Imagine a beautiful, bright and sunny, summer’s day and you have invited a bunch of friends round for a barbecue. You gather together in the garden, pull up a few chairs, pour a few drinks and before you know it your mates have taken their shoes and socks off and begin waving their toes in your face. They gesticulate at all sorts of foot rot and flesh wounds, compare, contrast and commiserate and expect you to join in, even when you have your hands full of spare ribs in a smoky, BBQ sauce…but I digress …er slightly. You get the picture?
This bravely baring blisters behaviour is actually quite normal for pilgrims at rest stops, and strangely just before meal times. There’s something about being a pilgrim on the Camino that strips away many of the usual social norms and boundaries among strangers. You become part of an international family and the act of baring blisters or injuries becomes a bonding ritual! Bizarre as this may sound, it also offers up a wonderful opportunity to help someone out by sharing Compeeds, moleskin dressings or antiseptic or any other bits of essential Camino kit.
3) Losing lingerie
I have to say this next problem is really perplexing. I have become alarmed by the sheer numbers of peregrinos and peregrinas, who have proclaimed in a rather discrete manner (thank God) that they have lost their underwear! Yes, you read that correctly. Knickers and underpants have gone missing. How or why I really don’t know. You could be forgiven for jumping to the totally wrong conclusions by assuming the Camino could be like an 18 to 30 something holiday club or crazy Contiki tour, where losing lingerie is the natural fall-out of alcohol-steeped, extra-curricular activities. However, walking the Camino de Santiago, couldn’t be further removed from those realities.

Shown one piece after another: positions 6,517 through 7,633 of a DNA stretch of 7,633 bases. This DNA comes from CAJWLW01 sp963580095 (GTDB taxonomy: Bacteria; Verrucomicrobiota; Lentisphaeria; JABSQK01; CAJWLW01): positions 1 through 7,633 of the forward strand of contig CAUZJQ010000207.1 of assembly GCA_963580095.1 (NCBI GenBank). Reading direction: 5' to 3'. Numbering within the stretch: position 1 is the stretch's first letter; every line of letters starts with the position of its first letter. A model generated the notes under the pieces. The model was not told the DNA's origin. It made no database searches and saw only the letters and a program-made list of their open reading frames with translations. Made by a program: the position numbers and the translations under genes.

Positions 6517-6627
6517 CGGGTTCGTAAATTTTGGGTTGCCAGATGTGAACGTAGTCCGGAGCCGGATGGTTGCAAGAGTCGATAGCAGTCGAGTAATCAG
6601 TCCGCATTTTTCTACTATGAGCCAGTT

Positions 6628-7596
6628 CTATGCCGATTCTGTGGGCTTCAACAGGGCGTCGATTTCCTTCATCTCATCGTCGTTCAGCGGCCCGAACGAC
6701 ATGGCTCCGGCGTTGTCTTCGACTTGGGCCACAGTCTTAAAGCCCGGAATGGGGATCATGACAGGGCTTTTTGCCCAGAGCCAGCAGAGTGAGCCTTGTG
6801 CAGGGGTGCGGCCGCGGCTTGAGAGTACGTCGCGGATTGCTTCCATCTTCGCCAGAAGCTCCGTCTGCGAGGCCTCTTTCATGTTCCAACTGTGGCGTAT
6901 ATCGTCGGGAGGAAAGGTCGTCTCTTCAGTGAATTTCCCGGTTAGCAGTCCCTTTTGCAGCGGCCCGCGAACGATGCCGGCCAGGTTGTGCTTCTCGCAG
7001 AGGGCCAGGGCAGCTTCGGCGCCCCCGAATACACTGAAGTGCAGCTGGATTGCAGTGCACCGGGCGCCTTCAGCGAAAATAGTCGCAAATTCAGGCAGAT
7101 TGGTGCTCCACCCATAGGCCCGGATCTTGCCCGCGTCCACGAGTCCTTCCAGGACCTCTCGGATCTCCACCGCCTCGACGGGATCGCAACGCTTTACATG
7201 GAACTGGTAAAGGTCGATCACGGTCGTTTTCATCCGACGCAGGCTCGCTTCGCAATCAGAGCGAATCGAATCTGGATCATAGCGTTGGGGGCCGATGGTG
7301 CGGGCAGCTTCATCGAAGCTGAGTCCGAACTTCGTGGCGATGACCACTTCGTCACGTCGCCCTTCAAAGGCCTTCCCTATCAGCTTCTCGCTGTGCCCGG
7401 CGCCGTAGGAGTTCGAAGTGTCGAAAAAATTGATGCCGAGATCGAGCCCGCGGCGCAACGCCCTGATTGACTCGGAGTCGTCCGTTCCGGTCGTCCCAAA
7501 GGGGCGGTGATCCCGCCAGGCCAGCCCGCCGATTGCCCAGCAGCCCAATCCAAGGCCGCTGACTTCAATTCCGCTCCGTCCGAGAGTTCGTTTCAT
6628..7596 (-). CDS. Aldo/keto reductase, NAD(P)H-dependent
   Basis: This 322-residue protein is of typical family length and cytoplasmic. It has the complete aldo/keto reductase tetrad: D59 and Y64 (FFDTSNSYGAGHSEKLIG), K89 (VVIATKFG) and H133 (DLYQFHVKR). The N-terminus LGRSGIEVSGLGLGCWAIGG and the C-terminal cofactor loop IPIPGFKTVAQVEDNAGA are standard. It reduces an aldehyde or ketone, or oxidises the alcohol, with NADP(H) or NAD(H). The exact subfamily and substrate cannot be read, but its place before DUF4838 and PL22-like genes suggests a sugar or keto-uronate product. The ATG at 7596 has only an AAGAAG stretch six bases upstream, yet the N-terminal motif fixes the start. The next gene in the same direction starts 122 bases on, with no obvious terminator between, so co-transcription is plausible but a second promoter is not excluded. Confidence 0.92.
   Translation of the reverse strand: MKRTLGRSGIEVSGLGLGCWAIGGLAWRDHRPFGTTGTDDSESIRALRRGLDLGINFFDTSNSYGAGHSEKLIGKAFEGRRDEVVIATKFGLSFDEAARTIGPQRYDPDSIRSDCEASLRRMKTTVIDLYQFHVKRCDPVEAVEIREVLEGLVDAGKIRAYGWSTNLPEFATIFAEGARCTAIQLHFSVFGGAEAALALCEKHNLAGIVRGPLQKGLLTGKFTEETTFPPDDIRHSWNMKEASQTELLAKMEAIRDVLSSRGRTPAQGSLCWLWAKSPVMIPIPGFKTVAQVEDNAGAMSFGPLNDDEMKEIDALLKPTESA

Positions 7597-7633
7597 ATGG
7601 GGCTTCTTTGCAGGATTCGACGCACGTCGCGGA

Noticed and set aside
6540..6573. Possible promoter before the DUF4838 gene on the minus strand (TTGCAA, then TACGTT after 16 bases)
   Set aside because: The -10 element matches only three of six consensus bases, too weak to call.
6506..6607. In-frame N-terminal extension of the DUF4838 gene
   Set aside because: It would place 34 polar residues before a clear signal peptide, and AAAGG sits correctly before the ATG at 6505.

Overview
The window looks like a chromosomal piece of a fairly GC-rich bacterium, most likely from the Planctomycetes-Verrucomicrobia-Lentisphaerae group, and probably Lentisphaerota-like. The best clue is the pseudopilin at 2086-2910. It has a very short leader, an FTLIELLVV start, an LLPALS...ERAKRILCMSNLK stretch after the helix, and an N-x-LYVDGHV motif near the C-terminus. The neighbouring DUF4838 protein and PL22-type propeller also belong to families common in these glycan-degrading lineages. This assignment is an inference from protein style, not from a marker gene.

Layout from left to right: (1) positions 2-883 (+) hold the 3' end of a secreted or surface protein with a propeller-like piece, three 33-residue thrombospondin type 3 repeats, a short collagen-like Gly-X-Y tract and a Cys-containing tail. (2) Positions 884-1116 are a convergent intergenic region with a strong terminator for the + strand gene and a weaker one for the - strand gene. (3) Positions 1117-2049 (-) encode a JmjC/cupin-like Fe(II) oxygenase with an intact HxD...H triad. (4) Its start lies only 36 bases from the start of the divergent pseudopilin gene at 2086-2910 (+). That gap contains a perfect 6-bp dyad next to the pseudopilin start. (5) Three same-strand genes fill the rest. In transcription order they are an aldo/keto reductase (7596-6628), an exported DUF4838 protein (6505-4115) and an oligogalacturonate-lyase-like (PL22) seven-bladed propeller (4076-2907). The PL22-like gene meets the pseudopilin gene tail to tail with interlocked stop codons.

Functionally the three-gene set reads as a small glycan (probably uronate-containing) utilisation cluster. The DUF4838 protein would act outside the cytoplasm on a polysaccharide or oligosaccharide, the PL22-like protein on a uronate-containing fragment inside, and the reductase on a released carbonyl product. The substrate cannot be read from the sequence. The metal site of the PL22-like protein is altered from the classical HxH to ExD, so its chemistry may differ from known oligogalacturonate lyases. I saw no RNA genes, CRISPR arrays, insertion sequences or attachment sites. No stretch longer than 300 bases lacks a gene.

So where on earth are the smalls? Is the Camino Frances a vortex like the Bermuda triangle, where underwear have simply slipped through the space-time continuum? Or is there a secret knicker thief stalking unsuspecting pilgrims ready to pinch dangling unmentionables from backpack washing lines or loitering with intent in albergue laundries? Who knows? It shall remain one of those little mysteries of the Way.
4) Niggly noses
A really annoying problem is the runny nose. I have experienced this myself, pretty much every morning as soon as I set foot onto the trail. Sometimes, the niggling nose is merely a casualty of the Camino cold that was doing the rounds. At other times, when I have been feeling absolutely fine, my nose started to run for no apparent reason (and I couldn’t keep up with it ha!) and I have developed the need for an abundance of tissues.
Oddly, the dribbling stops after a couple of hour or so. I am not alone. Several pilgrims I have walked with have also encountered sensitive schnozzes. Perhaps it is caused by the cool and fresh morning air or a reflex reaction to the thought of walking 30 km!
5) Silence of the shoes
There are broadly two types of pilgrim. Those who wear hard and high hiking or trail boots and those who wear lower, softer shoes like trainers, running shoes or even sandals. Wearing the ‘wrong boots or shoes'(as Eric from Le Chemin vers L’Etoile in St. Jean Pied de Port would declare) can lead to all sorts of problems not least shin splints, blisters galore, sore insteps and heels and so on. Eventually discomfort leads to abandoned footwear. Orphaned boots dotted here and there along the Camino are a sorry sight. They appear unloved and bereft, emptied of their purpose and soul. Suspended inanimation and oh so quiet.